Thirdly, I cite the theatrical Michael Kidson (MGMK), my history teacher for many divisions (classes) at Eton. His theatrics–sometimes hystrionics–always kept us at attention, if not on edge. Michael laid into us with vigour, I shall always remember his criticism of my “woolly” English. Flying wood blocks notwithstanding, he was as generous and kind a man as you will ever find.

Fourth, I cite Colonel Ozzie Ostock, my history teacher from the Old Malthouse. With his authentic Colonel’s handlebar moustache, Mr Ostock brought history to life with his anecdotes. He would tell us vivid tales of WWII and was responsible for having at least one war hero (that I can remember) come present to us in the Gym. Managing to corral the zany energy of a roomful of 8-9 year old boys, he started me on my journey of twelve years of studying history–and a lifetime since. He is responsible for my love the film “The Dambusters”, the story of an eccentric scientist’s invention that devastated three German dams in the Ruhr Valley (Ruhr and Eder rivers). Here is a “fan site” out of England: Dambusters.co.uk.

Anil Gaba - Great TeacherThe most valiant award, however, goes to my statistics teacher, Professor Anil Gaba, at INSEAD. If you knew me, you would know that this could not have been my favourite topic. But, through wit, real case examples and a great deal of patience, he systematically, and single-handedly, made statistics stick. Also, Anil created a favourable environment for social interaction. A soulful individual. Anil is now Dean of Faculty at INSEAD (Singapore campus).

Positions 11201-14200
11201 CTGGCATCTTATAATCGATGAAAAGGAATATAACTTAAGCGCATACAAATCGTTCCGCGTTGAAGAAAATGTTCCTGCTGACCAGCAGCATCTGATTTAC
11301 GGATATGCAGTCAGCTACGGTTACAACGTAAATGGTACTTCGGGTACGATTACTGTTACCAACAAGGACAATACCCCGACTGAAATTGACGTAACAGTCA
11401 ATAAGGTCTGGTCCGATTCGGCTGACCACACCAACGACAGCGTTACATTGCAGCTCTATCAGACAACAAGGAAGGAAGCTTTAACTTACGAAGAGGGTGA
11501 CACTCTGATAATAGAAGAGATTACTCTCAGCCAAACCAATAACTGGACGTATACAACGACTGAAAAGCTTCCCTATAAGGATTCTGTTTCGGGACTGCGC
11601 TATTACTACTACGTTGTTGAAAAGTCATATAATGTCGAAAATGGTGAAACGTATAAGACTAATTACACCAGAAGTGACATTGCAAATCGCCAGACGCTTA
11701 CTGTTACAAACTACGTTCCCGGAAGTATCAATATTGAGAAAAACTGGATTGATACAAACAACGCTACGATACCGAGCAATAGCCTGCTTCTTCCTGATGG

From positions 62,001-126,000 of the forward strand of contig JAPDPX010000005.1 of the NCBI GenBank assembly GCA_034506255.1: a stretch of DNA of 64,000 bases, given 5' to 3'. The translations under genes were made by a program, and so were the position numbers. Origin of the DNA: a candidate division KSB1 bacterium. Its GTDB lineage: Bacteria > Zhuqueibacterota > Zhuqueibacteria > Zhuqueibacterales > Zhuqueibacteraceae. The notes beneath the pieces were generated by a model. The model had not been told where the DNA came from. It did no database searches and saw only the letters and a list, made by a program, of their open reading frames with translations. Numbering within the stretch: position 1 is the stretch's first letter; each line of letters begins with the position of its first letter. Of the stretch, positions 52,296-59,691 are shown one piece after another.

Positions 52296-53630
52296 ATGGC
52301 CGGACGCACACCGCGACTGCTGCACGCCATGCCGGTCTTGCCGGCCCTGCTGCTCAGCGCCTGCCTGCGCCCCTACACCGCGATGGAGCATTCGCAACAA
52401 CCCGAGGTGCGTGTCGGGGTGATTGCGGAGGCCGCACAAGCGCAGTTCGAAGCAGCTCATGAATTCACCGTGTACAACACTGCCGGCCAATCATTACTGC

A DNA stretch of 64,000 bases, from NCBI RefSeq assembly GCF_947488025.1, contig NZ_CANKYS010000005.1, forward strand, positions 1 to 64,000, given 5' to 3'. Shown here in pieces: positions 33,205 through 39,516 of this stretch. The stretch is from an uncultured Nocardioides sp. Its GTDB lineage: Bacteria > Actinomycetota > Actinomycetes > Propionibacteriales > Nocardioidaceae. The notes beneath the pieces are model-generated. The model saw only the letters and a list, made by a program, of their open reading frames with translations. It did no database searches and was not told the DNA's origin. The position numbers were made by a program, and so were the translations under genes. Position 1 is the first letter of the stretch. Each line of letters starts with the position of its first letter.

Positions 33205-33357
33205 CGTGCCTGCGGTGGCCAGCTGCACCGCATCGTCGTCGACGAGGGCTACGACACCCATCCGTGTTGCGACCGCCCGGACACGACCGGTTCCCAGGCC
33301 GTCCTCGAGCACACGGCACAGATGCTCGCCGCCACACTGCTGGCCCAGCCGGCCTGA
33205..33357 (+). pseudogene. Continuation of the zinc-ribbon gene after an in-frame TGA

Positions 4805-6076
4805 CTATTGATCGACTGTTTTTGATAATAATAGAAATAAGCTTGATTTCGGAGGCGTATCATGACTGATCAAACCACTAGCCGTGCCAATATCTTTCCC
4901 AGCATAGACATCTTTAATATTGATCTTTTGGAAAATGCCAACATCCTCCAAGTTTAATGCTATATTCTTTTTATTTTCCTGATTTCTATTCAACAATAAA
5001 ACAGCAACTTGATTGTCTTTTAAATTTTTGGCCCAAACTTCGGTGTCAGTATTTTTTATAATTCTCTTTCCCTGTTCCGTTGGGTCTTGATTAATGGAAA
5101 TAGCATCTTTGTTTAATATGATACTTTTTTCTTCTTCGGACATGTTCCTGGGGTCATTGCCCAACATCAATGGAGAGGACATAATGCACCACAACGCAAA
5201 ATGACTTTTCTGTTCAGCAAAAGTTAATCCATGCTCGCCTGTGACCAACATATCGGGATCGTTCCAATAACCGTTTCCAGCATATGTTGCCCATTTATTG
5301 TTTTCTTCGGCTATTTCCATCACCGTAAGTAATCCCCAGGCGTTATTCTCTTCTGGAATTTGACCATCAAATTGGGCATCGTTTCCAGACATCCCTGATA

Finally, I would like to remember Professor Terry Des Pres, holocaust scholar and my freshman English teacher at Colgate University. While his classes borderlined on Dead Poet’s Society material, wearing every day the same outfit, Terry excelled in the ‘happenings’ in his own home. Reminiscent of a Salon environment, we would stay endless hours debating and sharing stories, especially on one occasion with his great friend John Irving. Here is the NY Times article covering his premature death in 1987, and a nice writeup in the Colgate Scene on-line.